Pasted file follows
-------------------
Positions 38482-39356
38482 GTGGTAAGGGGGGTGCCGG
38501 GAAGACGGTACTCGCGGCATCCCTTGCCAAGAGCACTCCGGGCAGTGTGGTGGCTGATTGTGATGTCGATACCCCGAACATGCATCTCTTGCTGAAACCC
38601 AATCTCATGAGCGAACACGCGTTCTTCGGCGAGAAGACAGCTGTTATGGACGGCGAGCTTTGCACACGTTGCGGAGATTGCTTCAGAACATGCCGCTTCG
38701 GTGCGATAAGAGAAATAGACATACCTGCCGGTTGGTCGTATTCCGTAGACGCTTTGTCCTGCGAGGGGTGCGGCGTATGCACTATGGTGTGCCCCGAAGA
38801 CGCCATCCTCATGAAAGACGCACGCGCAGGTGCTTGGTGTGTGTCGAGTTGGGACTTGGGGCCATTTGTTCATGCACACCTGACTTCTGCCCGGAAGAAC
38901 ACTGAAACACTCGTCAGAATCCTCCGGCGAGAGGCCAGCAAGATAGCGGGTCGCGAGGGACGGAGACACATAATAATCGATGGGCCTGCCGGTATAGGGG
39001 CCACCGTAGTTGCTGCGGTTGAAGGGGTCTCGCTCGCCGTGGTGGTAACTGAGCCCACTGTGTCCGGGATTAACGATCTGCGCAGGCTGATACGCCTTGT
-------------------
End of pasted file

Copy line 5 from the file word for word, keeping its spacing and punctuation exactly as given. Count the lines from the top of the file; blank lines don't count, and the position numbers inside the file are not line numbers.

38701 GTGCGATAAGAGAAATAGACATACCTGCCGGTTGGTCGTATTCCGTAGACGCTTTGTCCTGCGAGGGGTGCGGCGTATGCACTATGGTGTGCCCCGAAGA